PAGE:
Modernist Cuisine is being mentioned as the new Escoffier or Larousse bible but, how relevant is it to the home cook, I asked Heimendinger, who is also known as the Seattle Food Geek?  “I wouldn’t be so bold to say that these books are going to replace Escoffier, but I would say that if Escoffier were around today this is the type of book he would write.  It’s Escoffier like in that it is encyclopedic in its coverage and we care very deeply about understanding what’s happening during cooking processes and, unlike Escoffier, we have access to tremendous technology with one of the most sophisticated kitchens in the world with gear that no one else has all together in the same place.  We also have the time and funding to go way into detail in a way that Escoffier never could.  You might have some intuition of how much flour you have to add to your stock or your soup to get it to thicken up properly but could you tell me how Xanthan Gum, or how much Locust Bean Gum (from the seeds of the Carob tree), or in combination, what those things can do.  For most chefs the answer is ‘no’ because they are relatively unfamiliar ingredients.  Rather than make those people go through trial and error, we have done that for you.”    That sounds all very commercial, how relative is that to the average person in their kitchens and why should people pay €450 for this book.?   “I think it is absolutely completely relevant.  There are other people who take a different view, who abide by a heuristic that says I don’t cook with anything that your grandmother wouldn’t cook with, but I don’t know that that makes a lot of sense as well intentioned as that may be.  I wouldn’t go to my grandmother’s physician because there have been in advances in medicine in the last 100 years so why would I use my grandmother’s cooking techniques.  When you make muffins you probably don’t hesitate to put in baking soda, your muffins call for baking soda, your grandmother used baking soda, nothing strange about that but baking soda is one of the most processed refined ingredients – there is no baking soda plant that you shake off and you get the right powder – these hydrocolloids (aka gums) – sound exotic because we are just not used to using them, but they are no more exotic than baking soda or iodised salt or refined sugar.  They are just new to us so lots of people have reservations.   Agar Agar is a great example; it is used for making gels, and you can make hot gels with it.  The Japanese have been using it for hundreds of years- it is a vegetarian gelatin.  I think people have this reaction, especially with the Slow Food Movement and well intentioned movements that talk about simplifying our cooking to avoid additives to avoid preservatives, I don’t believe that any ingredient is inherently bad, I believe there are ingredients that are used in bad ways.”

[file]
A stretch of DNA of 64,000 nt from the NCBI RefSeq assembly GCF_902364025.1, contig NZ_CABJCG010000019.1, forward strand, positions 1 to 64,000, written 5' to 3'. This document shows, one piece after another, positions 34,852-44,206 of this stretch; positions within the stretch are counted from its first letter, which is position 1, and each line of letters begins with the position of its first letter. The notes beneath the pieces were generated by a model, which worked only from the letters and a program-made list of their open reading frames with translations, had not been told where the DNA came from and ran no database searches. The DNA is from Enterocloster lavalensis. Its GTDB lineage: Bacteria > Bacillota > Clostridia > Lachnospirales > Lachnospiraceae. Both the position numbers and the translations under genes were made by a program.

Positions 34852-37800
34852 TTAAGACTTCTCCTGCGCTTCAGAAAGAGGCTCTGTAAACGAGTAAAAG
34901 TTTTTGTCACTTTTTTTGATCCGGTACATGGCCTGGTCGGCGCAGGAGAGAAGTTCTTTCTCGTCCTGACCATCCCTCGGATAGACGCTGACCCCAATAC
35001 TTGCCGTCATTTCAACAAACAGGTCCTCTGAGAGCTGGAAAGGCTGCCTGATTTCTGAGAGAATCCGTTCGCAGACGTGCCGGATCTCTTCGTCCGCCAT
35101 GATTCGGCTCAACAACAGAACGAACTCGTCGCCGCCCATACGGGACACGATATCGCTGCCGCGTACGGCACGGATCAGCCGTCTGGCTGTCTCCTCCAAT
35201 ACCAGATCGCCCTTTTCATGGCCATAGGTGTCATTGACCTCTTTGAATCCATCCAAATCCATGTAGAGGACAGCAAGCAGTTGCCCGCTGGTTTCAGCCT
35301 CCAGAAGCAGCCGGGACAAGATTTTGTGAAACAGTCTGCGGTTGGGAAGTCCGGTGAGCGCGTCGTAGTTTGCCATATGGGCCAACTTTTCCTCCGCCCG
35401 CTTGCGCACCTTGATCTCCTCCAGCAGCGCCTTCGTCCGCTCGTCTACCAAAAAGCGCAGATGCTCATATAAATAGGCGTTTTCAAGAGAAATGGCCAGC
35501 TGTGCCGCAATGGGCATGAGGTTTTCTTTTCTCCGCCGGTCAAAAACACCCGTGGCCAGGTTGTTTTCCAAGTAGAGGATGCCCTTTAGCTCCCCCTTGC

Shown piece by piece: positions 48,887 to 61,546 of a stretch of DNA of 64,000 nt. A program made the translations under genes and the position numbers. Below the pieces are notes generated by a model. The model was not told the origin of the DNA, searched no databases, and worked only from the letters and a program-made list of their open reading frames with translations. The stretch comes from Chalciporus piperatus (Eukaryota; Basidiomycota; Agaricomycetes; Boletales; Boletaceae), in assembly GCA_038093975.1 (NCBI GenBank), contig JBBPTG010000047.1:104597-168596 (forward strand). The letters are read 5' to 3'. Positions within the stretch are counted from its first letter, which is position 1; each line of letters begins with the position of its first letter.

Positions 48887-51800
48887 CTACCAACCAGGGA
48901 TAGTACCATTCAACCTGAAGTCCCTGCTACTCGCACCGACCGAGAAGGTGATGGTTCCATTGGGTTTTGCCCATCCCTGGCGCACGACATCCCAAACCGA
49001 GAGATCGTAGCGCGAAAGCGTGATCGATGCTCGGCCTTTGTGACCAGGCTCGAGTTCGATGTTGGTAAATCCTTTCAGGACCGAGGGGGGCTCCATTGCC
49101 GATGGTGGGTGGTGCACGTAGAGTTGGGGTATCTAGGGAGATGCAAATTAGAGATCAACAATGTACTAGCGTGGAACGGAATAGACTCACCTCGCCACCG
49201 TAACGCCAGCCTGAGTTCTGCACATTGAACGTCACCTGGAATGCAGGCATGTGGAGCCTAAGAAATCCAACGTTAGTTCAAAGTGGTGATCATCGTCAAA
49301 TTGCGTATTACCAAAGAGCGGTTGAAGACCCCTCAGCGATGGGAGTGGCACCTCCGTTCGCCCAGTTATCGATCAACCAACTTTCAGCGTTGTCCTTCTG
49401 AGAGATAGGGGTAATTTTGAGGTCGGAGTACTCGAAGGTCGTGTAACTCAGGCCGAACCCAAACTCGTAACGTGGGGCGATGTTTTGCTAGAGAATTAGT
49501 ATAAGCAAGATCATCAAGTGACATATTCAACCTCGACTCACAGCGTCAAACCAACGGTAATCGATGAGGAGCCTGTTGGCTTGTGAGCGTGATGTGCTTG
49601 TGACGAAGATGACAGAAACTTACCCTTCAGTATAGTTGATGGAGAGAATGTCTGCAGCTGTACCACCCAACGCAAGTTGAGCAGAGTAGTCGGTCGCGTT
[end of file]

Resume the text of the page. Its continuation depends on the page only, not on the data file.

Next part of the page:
Give me 5 points as to why somebody should buy this book or switch on to Modernist Cuisine?